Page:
The report says the world is “witnessing the decline and fall of the fossil fuel system” owing to the quicker-than-expected growth of clean energy alternatives coupled with the collapse in demand for fossil fuels amid the pandemic.
Value of reserves could fall by two-thirds as Covid-19 hastens peak in demand, study shows
The looming fossil fuel crash could pose a significant threat to global financial stability, say experts. Photograph: Matthew Brown/AP
The coronavirus outbreak could trigger a $25tn (£20tn) collapse in the fossil fuel industry by accelerating a terminal decline for the world’s most polluting companies.
A study has found that the value of the world’s fossil fuel reserves could fall by two-thirds, sooner than the industry expects, because the Covid-19 crisis has hastened the peak for oil, gas and coal demand.
The looming fossil fuel collapse could pose “a significant threat to global financial stability” by wiping out the market value of fossil fuel companies, according to financial thinktank Carbon Tracker.
The report predicts a 2% decline in demand for fossil fuels every year could cause the future profits of oil, gas and coal companies…
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Don’t you think that over the “Years” some of the Geniuses of the World would be able to offset that Problem..?
You are stating a 2% Decline over a matter of Years…
Let’s Compare that to the Modification in Technologies that we should be far past issues like that by now had it not been for the Crippling of Technologies Advancing Efficiencies and Production of Energy…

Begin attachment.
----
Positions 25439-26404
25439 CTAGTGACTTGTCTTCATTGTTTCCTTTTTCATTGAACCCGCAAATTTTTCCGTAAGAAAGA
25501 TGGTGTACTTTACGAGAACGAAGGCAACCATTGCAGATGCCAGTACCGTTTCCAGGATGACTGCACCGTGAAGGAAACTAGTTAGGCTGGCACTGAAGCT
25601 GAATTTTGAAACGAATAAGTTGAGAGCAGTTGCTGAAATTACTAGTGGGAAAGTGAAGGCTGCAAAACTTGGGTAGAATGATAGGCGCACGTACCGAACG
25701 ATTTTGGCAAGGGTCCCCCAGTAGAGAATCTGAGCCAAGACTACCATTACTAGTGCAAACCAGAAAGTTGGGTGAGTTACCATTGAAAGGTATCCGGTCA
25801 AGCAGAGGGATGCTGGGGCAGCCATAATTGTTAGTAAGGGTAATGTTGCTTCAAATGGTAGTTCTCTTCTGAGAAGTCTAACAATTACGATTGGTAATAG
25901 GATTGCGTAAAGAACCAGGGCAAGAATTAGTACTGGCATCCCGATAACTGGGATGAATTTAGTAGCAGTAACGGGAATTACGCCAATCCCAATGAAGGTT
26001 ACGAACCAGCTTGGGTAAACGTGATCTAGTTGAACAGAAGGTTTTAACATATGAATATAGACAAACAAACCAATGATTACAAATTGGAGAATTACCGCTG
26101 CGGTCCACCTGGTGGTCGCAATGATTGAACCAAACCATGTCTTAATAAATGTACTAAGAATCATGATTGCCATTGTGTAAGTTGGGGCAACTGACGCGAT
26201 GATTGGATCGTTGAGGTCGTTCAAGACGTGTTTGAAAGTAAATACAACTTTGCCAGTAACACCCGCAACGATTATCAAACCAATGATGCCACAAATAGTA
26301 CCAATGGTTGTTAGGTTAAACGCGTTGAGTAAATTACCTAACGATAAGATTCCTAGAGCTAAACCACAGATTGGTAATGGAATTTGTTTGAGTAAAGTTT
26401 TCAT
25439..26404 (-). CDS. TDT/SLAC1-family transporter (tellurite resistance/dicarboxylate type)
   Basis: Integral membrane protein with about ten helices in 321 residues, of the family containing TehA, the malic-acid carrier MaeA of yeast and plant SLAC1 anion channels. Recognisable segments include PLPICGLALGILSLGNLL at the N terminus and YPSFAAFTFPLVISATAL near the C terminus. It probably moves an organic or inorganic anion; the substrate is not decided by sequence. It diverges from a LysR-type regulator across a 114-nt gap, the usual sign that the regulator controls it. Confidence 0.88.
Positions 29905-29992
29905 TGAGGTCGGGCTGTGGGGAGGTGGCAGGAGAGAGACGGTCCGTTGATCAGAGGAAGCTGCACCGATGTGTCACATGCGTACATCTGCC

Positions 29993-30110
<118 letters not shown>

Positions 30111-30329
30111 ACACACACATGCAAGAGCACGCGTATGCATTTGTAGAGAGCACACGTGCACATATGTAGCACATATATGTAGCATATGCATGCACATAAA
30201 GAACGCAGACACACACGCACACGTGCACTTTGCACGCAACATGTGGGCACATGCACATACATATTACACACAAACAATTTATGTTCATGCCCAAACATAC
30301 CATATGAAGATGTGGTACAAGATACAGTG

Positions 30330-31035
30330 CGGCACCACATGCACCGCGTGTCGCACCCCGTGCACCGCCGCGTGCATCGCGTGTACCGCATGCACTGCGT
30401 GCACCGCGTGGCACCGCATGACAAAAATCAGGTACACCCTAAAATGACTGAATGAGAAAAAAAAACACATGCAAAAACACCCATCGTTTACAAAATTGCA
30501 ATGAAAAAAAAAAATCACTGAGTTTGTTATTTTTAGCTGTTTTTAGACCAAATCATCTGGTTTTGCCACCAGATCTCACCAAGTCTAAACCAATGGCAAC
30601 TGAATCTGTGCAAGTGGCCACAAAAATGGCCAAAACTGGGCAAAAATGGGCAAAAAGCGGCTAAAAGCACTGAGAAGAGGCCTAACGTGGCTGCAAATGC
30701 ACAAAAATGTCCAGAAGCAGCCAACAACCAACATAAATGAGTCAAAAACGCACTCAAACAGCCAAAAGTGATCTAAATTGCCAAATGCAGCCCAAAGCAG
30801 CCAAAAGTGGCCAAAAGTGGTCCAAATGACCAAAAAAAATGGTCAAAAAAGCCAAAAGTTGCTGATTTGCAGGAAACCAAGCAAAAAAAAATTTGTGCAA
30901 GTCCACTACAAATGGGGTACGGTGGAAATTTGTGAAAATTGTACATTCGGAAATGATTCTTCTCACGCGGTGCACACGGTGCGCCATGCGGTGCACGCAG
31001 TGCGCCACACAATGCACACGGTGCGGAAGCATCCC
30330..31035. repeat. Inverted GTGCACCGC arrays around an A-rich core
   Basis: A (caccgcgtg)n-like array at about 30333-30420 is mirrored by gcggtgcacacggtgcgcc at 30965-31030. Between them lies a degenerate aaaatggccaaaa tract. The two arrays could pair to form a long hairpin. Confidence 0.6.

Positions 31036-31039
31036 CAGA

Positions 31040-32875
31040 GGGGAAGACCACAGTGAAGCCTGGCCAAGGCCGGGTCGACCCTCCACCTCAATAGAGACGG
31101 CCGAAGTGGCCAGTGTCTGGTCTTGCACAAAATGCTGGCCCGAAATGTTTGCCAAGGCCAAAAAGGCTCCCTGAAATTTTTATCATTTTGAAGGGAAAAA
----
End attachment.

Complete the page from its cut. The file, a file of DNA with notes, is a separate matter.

I work on Oil Production Platforms in the Gulf of Mexico and am out of work because of this Hoax Bullshit, so I am personally affected but still believe this issue could have been long ago Mitigated..!
Very sorry to hear you are out of work, IceMan. I believe there is a shift occurring from fossil fuels to renewable energy for a number of reasons – one being that distributed renewable energy is far cheaper for the consumer than centralized fossil fuel production (where a good portion of the revenue goes to shareholders and CEO salaries). Here in New Zealand, we are campaigning really hard for what we call a Just Transition – a guarantee by government and industry that ordinary workers (like yourself) won’t be forced to pay the price of this transition. I’m not aware of similar efforts in the US, but there’s obviously a strong need for them.
I believe the biggest Issue with Renewable Assuming that You Mean Battery Powered is that You are Limited in Distance without time Consuming Recharging, even thought there could be a “Quick Charge” but anything of Value Can’t be done on a Quickie..!
There are Many More Caustic Elements related to the Production and Disposal the Battery and the Production of Electricity at the Charging Banks…
I could Honestly Go On and On but I am defiantly interested in Alternative Energy but don’t believe a Battery Type is Sustainable for One Basic reason that Means Everything to Consumers and that is “Supply and Demand” being scene as One in the Same because batteries don’t hold their Charging Values over time the Capacity of the Battery Cells is Depleted as well as the Charge on the Battery as it Depletes it takes More of the Voltage to to meet the Current Demand as the Battery Depletes…
You can Handy-Cap the Mechanics as well but You’re moving into More Demand and More Intricate Design that by the time it’s Functional it isn’t Affordable or Manageable Especially in the case of a Breakdown of One or more of the Chain of Events in the System…
Tesla Does Very Well with the Design but look at How long that has been a Work in Progress and the cost..!
I sense from your comment, IceMan, that we are in agreement about evs (electric vehicles) being unsustainable. We need to be focusing on technologies accessible to the greater population.
I believe we need to massively redesign our communities so as to consume less energy (both for economic and for environmental reasons). Although renewable energy is cheap, mass producing renewable technology isn’t (in terms of energy inputs and resource depletion). We need to focus on public and active transport, creating urban villages so that people can work and meet their basic needs without traveling long distances, and we need to build homes and work places that are heated by free passive solar energy and consume minimal energy for other uses.